Also, most airlines owe money on their planes, either for loans or leases. Corridore said that as long as they can generate enough money from the plane to cover at least some of those payments, they're often better off flying the plane — even at a loss — rather than parking it.

FOOTNOTE: Delta fought hard to win the New York-Kyiv from the U.S. Federal Aviation Administration (FAA) in competition with other U.S. airlines who wanted the flight and now Delta has decided to cut back the New York City-Kyiv/Kyiv-New York City service significantly, to suspend the fight totally from early September 2009 until the summer season of 2010.  Delta applied to the U.S. Department of Transportation (DOT) for approval to suspend the flight.  The U.S. DOT approved Delta's request.

Reports around Kyiv indicate there are some people in the business community in Kyiv who are not pleased at all with the decision by Delta and are working to get the decision changed.  There are also reports that there are some people within Delta Europe who would like to get the decision by Delta in their Atlanta, Georgia headquarters changed.  Delta ran a full-page ad in the "What's On" weekly magazine in Kyiv on July 31 with the headline, "The biggest airline in the world is pleased to announce it's biggest BUSINESS CLASS sale in Ukraine ever!" (www.delta.com)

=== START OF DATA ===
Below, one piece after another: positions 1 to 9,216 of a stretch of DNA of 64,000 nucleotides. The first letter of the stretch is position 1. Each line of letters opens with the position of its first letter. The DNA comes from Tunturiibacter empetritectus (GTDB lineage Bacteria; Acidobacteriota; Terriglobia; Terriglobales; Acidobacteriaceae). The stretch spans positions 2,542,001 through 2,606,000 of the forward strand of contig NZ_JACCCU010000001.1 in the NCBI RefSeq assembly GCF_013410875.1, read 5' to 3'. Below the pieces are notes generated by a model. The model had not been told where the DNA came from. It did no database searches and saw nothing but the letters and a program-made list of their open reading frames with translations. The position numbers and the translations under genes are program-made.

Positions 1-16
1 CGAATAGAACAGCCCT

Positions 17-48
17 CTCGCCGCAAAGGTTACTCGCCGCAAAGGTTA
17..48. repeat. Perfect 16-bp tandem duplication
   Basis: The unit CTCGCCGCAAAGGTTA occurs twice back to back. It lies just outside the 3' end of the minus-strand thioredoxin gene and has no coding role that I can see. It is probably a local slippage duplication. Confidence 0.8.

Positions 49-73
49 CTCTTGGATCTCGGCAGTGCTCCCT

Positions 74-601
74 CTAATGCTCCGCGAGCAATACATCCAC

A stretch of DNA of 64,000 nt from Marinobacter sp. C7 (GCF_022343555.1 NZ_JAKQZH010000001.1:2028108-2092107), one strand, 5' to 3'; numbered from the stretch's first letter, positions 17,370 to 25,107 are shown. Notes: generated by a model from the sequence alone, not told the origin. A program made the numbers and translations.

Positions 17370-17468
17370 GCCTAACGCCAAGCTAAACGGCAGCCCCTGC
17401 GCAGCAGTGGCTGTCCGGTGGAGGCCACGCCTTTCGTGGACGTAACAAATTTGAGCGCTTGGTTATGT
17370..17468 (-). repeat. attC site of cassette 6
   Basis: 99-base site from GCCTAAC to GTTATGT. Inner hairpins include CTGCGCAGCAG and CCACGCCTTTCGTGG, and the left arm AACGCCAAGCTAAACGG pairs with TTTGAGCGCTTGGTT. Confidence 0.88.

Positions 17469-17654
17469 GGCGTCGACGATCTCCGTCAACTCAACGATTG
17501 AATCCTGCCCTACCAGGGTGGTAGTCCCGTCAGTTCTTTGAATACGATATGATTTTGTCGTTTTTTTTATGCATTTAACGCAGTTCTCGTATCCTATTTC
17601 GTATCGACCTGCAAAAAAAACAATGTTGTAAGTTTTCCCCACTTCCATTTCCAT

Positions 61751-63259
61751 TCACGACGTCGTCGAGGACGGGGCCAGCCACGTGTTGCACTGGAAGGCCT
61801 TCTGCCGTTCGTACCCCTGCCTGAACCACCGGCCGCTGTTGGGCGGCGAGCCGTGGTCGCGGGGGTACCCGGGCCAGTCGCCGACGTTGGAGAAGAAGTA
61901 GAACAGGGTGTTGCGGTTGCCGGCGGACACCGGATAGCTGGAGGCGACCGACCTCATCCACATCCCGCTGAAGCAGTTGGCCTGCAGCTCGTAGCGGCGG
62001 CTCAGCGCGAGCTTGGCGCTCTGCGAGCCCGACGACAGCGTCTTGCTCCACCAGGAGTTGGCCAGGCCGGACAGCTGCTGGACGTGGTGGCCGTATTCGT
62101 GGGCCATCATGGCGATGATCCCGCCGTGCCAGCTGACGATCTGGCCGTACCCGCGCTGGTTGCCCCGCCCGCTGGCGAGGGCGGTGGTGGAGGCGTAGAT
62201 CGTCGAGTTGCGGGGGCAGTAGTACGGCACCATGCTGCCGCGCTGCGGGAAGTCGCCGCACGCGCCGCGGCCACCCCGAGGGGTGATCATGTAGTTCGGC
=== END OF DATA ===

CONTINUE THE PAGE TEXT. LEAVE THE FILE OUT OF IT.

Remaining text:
Stories indicate the new Delta Air Lines promotion is addressed to try to attract business class customers to Delta quickly and thus generate additional volume of travelers who otherwise would not travel in business because of economical situation uncertainty. There is a 7 day advance purchase requirement and travel period is from August 1 to September 11, 2009 and the last ticketing date is August 14, 2009.